Instrumentals have supplied some of music’s most evocative moments. We asked some top guitarists for their take on this iconic movement. This month: slide guitarist extraordinaire Sonny Landreth.
GT: What is it about instrumentals that appeals to you?
SL: There is an abstract quality that I have always been drawn to wherein the listener is free to conjure up imagery as inspired by the emotions they experience from the music. Lyrics, though I love them dearly, literally spell out one story whereas a good instrumental can inspire imagery of many different stories and emotions in different listeners.
GT: What can an instrumental provide a listener that a vocal can’t?
SL: There is something intangible and quite profound that resonates in a more individual and personnel way. Maybe people just attach a strong emotion to a melody or a series of chord changes that reminds them of something that is or was important to them.
GT: Any tendencies that you embrace or avoid – rhythms, harmony, playing approach, tones?
SL: Well, melody is paramount and it needs to come from an honest place and have integrity. That’s what makes a great instrumental so memorable. But of course, harmony and rhythm are super important too. Any approach to all of the above is valid so long as the end result is creative and has an element of surprise. One thing I try not to do is to repeat a theme too often. I don’t want to run it into the ground.
GT: Is a typical song structure – verse, chorus, middle eight - useful?
SL: That formula is undoubtedly tried and true and I do think it’s important to have both a good understanding of it and to be competent using it. I just think that it isn’t necessarily always the way to go. I like the unexpected.
GT: How useful is studying a vocalist’s approach?
SL: There is potentially tremendous benefit to that. Learning to create a vocal-like quality with your instrument is a major step in achieving a sound that is your own.
GT: How do you start writing one?
SL: I honestly can’t explain it as music has always seemed to just come to me. I would suggest starting with a feeling about something that truly moves you and try to articulate that with a particular sound or tone and see where that takes you. Try to not get distracted by preconceived notions and just let it fly.
GT: What do you aim for when your performance is centre stage?
SL: I strive to find my way to the top of my potential in that very moment. Otherwise it’s the same as a vocal performance in that I want the music to touch people and, for at least a while, forget about their troubles.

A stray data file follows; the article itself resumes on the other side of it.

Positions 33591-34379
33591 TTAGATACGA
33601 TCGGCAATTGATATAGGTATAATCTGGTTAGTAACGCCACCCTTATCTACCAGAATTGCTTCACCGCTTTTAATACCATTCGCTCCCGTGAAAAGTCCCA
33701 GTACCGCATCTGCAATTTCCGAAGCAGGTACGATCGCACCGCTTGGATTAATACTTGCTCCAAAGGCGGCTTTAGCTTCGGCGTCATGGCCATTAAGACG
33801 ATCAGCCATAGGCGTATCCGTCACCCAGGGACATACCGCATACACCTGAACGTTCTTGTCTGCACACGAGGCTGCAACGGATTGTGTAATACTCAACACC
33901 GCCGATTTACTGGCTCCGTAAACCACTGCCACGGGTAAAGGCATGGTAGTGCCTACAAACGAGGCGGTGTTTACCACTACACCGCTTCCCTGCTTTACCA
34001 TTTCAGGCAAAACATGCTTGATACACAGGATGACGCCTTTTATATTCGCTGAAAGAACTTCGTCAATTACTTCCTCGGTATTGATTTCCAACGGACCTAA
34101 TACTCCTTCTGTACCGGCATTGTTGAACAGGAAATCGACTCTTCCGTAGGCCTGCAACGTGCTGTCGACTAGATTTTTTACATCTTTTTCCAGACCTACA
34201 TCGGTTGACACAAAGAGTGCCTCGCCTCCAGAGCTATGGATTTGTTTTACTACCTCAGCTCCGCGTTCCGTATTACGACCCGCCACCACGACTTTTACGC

GT: Many vocal songs feature a solo that starts low and slow and finishes high and fast. Is this structure useful for instrumental writing?
SL: Yes, but I would say that building a solo is more about a dynamic shift in intensity and that doesn’t necessarily have to include playing fast at the end of it. One big note that truly says something, is worth more than a flurry of them that doesn’t really say anything or go anywhere.
GT: What type of guitar tone do you prefer for instrumentals?
SL: I like a fatter tone in general but I’m always open to whatever sounds I think best serve the song. Like different colours on a palette to make a painting.
GT: Favourite keys or tempos?
SL: I like to relate keys to individual tunings like E and A for more tension and harmonics and I like the looser, slack key tunings like G and D for bluesier pieces. Tempos? I’m not partial to any particular one but I do like practising with a click or metronome. It’s a good discipline for developing a keen sense of them all.
GT: Do you find Minor or Major keys easier to write in?
SL: I’m not sure about easier but I have always gravitated towards the Minor keys. I love the moody vibe, it feels deeper, somehow.
GT: Favourite modes?
SL: There is something mysterious about Lydian that I never tire of.
GT: Modulations into new keys?
SL: Maybe it’s because of all those John Philip Sousa marches that I played on trumpet in my high school marching band, but I’m not a huge fan of modulating. It’s just been done so much for so long by so many that I usually prefer not to.
GT: Do you view the band differently than you would on a vocal song?
SL: No, because it’s not so different from the solo section of a song with lyrics. Still needs to be played with passion and with conviction.
GT: What are your views on harmonising melodies?
SL: It sure is potent when it expands the scope of a song like the Allman Brothers did, but not everyone has that kind of mojo. With us mortals, it can seem methodical and too thought out. But when it’s tasteful and soulful, it’s a grand thing.
GT: What three guitar instrumentals have inspired you?
SL: I’ll go with some that started me on my path when I was barely a teenager. The Ventures’ version of Walk Don’t Run pushed me into the discovery of barre chords in standard tuning; Chet Atkins’ version of JD Loudermilk’s Windy And Warm for learning how to fingerpick; and Santo & Johnny’s Sleepwalk for its lyrical melancholy that was early slide-speak to me from a steel guitar in chordal tuning.
ONE BIG NOTE THAT SAYS SOMETHING IS WORTH MORE THAN A FLURRY OF THEM THAT DOESN’T GO ANYWHERE
Sonny Landreth playing his gorgeous cutaway resonator